Shinmon ("Divine Gate") at Yasukuni Shrine, looking toward the Haiden, Tokyo, Japan.
Paying respects to the war dead at Shinmon ("Divine Gate"), before the Haiden shrine, Yasukuni Shrine.

The streets of Tokyo just north of the Imperial Palace were almost empty due to it being the O-Bon holiday period, but were charged with tension all the same. Surugadaishita intersection, just one intersection east of Tokyo's Jinbocho booktown intersection, was blocked by a police cordon when I passed through at about 9:30 this morning. A plainclothes policeman was remonstrating with a yelling motorist who had gotten out of his car, in the jovial, half-mollifying way authority figures here adopt in the face of blusterers.

I was on a bicycle so, checking with one of the uniformed police, squeezed through (even the footpath had traffic cones and chains strung across it) and continued on my way. Up to Kudanshita intersection was almost completely empty of cars thanks to the roadblock.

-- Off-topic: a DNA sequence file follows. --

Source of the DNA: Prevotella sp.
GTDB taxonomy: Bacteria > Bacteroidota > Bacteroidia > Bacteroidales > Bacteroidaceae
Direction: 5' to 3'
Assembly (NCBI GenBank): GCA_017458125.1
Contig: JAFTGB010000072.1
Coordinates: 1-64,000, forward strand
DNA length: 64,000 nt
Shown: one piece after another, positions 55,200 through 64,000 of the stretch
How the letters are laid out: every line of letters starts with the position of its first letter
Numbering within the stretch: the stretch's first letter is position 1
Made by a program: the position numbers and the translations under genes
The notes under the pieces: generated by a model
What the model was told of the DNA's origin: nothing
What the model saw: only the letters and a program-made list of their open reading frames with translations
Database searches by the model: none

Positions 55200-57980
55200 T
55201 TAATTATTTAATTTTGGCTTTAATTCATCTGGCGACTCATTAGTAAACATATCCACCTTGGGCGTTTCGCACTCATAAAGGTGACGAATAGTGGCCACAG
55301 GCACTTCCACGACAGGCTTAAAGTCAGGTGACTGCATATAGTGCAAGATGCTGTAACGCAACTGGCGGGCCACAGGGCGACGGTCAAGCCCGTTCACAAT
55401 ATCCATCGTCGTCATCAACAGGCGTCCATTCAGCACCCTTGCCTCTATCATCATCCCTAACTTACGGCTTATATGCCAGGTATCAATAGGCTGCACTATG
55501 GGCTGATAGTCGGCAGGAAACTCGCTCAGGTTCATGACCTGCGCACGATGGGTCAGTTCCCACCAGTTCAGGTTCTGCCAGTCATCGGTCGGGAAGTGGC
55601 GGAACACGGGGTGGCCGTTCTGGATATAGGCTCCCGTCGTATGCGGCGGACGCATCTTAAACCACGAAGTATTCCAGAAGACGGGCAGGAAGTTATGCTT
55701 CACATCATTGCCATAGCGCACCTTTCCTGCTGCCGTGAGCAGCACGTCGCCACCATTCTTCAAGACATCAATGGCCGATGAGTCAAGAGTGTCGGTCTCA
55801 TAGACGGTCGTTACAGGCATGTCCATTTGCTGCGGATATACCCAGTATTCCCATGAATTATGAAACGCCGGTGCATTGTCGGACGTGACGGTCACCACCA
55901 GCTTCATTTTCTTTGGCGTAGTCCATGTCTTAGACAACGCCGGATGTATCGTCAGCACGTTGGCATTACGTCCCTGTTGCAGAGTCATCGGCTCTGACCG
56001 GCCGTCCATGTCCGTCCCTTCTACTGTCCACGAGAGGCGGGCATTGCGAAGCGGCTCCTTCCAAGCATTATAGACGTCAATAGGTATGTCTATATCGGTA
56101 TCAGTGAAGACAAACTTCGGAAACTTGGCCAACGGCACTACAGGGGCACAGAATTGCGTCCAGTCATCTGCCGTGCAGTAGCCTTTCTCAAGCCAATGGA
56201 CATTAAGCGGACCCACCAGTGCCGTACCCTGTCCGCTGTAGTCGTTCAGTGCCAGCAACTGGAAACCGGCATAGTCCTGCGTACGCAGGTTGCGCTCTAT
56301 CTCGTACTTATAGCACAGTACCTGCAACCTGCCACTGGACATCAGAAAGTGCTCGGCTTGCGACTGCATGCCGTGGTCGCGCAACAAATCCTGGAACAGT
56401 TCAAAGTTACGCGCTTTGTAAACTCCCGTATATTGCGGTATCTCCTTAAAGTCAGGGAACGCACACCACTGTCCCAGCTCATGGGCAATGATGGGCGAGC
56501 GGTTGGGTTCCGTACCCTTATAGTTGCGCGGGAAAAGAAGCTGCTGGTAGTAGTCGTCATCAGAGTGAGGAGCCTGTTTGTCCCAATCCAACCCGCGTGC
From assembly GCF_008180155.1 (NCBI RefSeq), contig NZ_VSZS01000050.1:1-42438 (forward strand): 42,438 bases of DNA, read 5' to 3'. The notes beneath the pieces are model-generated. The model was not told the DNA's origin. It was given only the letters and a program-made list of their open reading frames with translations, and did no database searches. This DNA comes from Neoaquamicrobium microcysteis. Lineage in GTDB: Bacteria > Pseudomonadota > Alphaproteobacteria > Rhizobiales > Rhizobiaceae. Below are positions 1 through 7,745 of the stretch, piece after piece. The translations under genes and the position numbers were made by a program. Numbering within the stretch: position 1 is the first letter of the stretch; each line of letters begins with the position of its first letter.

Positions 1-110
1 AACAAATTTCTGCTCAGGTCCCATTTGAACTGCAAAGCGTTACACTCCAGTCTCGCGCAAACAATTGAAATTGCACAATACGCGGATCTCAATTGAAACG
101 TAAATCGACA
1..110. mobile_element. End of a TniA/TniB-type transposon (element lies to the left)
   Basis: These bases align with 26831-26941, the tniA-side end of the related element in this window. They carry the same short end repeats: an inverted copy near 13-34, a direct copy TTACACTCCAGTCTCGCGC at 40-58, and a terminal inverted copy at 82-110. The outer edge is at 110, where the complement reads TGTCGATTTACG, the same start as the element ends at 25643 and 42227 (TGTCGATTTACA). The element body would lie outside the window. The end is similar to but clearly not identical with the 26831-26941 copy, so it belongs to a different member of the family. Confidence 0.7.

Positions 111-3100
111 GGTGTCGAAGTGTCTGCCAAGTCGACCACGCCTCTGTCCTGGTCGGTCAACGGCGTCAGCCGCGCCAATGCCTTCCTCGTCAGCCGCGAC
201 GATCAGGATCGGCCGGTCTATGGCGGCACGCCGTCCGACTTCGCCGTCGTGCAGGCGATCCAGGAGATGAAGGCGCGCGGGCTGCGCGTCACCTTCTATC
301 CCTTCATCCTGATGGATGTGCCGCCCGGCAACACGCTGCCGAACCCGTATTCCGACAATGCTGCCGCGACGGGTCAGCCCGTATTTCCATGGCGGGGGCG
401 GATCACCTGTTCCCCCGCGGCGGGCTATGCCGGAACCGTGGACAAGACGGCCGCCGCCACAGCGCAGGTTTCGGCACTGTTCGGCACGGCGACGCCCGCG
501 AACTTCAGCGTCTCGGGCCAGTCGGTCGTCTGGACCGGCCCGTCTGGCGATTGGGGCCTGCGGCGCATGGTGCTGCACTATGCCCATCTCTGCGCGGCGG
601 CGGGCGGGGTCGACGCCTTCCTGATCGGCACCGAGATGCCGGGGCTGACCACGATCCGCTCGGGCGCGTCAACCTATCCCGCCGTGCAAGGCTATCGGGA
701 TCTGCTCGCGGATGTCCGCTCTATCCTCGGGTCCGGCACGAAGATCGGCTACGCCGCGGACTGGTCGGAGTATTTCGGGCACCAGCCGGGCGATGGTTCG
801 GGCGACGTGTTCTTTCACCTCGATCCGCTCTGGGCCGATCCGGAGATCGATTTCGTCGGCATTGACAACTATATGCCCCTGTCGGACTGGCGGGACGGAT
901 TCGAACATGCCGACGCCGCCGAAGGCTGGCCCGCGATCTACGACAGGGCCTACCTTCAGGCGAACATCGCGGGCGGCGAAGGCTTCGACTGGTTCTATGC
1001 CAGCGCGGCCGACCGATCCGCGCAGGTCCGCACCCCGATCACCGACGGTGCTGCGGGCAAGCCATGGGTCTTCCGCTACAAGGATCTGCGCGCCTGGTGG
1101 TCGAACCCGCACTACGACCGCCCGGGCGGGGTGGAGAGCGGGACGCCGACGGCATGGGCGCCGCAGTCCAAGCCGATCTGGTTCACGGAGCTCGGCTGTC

From Kudanshita up to Yasukuni Shrine, the traffic resumed, but one lane was blocked off on each side for the grilled-windowed police buses that lined the street. Troupes of young police were being mobilized between them: all in their twenties, fresh-faced and often bespectacled, looking more like student volunteers than front-line enforcers.

Flute and oboe duo, and old man doing his best to sing along, Yasukuni Shrine, Tokyo.
Flute and oboe duo, with an old man doing his best to sing along, at Yasukuni Shrine.

Inside Yasukuni Shrine looked busy, hung with banners and with what appeared to be the beginnings of a crowd.